While exciting on offense as a small-ball center, Lyles can get overpowered on the defensive end. He is in the bottom 25% of the league’s players in defending post-ups, and bottom third among forwards with a 63.8% allowed on shots at the rim. Even bigger 4s can take advantage of him, as Domantas Sabonis did in their recent loss to Indiana.

Trey Lyles’ defensive potential lies in his ability to cover both guards and forwards on the perimeter. His switch defense against guards has taken a slight step forward this year.

2017-2018 2018-2019 2019-2020
True Shooting Percentage Allowed Defending Guards 54.1%% 57.2% 51.9%

Given that San Antonio likes to switch perimeter screens and handoffs, he will have ample opportunity to prove that this kind of defensive playmaking against guards is sustainable and not a mere blip.


When locked in, Lyles can deliver similar results even against premier wing players like LeBron James:

This ability to defend forwards and guards, and Lyles’ quick thinking on defense, allows the Spurs to employ switch-everything schemes that neutralize opponent screen and handoff actions.

The Spurs have good defensive guards, but lacking a stopper against top wings has hurt them all season. If Lyles can develop into that player while also being versatile enough to cover other opponent ball handlers over the course of a possession, the Spurs’ defensive ceiling becomes dramatically higher.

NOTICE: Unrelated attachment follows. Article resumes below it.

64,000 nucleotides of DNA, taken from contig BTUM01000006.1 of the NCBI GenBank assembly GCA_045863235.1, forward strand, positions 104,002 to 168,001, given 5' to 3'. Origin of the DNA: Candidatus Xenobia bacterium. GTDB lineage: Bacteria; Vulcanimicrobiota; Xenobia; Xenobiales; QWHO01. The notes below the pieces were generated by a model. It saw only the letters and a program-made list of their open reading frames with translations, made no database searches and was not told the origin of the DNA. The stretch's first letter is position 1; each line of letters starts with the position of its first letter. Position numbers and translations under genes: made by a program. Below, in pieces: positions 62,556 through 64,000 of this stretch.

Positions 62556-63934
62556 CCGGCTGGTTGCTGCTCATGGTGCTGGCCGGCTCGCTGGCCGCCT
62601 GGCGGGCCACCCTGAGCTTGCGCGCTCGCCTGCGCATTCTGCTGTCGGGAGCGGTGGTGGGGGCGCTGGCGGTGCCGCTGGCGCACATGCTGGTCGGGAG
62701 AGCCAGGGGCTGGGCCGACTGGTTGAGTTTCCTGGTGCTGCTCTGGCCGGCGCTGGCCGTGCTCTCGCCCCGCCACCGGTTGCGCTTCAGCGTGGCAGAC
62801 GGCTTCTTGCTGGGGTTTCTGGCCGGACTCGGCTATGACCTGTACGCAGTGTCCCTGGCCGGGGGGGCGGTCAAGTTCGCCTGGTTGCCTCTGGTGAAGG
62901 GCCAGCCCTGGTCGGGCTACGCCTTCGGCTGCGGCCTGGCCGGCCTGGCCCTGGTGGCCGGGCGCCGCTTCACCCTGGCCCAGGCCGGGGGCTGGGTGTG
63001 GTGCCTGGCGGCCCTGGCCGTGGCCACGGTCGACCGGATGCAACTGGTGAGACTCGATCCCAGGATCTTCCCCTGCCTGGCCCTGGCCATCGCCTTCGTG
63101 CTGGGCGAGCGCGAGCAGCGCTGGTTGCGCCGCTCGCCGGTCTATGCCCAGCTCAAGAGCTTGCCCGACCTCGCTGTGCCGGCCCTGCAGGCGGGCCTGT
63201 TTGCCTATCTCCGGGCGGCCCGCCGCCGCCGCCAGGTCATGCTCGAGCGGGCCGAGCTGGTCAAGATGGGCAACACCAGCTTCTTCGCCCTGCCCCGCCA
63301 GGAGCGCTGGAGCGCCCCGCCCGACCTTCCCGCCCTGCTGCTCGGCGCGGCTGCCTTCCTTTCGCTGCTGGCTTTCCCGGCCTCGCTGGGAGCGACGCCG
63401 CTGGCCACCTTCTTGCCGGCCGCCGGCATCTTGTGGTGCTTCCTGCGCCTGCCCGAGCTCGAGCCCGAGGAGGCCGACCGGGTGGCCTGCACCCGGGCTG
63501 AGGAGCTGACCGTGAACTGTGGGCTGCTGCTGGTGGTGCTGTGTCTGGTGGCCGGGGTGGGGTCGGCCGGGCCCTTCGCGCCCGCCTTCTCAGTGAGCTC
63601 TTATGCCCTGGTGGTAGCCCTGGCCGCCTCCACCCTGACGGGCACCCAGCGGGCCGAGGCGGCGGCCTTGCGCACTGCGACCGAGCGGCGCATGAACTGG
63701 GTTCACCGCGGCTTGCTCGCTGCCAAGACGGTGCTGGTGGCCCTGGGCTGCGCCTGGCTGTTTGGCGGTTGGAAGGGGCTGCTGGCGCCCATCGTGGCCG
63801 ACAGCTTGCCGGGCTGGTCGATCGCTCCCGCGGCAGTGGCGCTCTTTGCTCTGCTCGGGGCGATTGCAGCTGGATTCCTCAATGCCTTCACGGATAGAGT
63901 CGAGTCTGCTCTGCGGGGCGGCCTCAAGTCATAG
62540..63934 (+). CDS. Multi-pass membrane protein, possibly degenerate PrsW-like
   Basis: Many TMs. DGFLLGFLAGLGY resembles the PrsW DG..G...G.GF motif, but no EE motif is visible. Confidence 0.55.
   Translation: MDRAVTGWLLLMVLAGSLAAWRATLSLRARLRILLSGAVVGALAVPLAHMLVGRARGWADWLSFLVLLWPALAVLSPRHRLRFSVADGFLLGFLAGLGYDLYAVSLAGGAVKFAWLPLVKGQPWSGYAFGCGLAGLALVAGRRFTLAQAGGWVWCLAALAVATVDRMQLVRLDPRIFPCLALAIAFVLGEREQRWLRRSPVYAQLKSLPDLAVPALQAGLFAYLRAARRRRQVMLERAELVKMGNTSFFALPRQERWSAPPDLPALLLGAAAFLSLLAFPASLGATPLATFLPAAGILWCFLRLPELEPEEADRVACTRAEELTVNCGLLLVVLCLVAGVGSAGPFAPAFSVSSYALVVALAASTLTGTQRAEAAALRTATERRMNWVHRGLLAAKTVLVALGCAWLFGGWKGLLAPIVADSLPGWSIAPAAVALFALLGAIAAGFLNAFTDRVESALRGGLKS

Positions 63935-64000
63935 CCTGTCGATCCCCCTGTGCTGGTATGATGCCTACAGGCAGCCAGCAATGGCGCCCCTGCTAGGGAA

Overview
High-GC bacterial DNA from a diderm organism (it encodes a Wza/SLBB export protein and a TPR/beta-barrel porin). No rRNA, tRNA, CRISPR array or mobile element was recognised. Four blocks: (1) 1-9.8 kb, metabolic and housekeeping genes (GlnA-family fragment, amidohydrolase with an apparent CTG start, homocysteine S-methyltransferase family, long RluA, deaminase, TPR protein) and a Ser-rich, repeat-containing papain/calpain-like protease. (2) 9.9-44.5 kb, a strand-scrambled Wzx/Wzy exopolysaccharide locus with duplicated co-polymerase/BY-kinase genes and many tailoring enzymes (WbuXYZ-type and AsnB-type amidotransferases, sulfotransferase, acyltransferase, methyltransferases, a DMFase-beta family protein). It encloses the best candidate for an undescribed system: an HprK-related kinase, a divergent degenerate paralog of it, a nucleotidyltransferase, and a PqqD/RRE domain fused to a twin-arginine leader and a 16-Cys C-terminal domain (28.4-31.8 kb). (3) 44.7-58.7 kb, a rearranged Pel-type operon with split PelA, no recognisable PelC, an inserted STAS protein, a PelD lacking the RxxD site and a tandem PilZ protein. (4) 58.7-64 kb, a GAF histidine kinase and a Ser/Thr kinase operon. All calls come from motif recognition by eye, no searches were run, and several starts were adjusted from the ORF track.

From Play Finisher to Playmaker

For much of the year, Lyles’ offensive role was strictly as a spot-up shooter. In the past two years, over 25% of his field goals were unassisted. This year, that number is only 14.2%, evidence that Lyles is generally relying on his teammates to set him up.

However, his focus on that shooting stroke has opened up other aspects of Lyles’ game. When defenders close out hard, he shows the ability to drive against them and finish well at the rim:

Lyles has also integrated well into the Spurs’ offense, which has been good this year despite the team’s overall struggles. While Lyles still averages one assist per game, as he did in Denver, he maintains this despite a more limited ballhandling role in San Antonio. 14.6% of possessions that Lyles uses (shoots, assists, or commits a turnover) have been an assist, up from 12.4% last year. Popovich has increasingly turned back away from isolation-heavy to the free-flowing improvisational style of their last championship run. This year, 5.5% of Spurs possessions involve isolation plays (17th in the league) compared to 6.8% last year (12th).

Note Lyles’ quick decision to drive and his understanding that when Larry Nance helps, Murray will be open behind him.

Other players, including many guards, might be too fixated on getting to the rim to read and react to the help defense. Watch Lyles, and you will see that his decisions are always quick but not rushed, perfect for the “0.5-second” rule of past Spurs teams.

With his 3-and-D skills and his ability to provide playmaking and movement, Lyles fits well into the Spurs offense. His defensive versatility allows the Spurs to utilize multiple lineup and scheme options.

Trey Lyles is by no means the answer to the Spurs’ problems this season. If the Spurs can sign a top power forward, they should certainly do so. However, Lyles’ development gives the team the security of knowing that they have a promising two-way player who matches the skill set and age of the Spurs’ young core.

Should Lyles be in the team’s long-term plans? Follow me @fern_garcia and let me know what you think!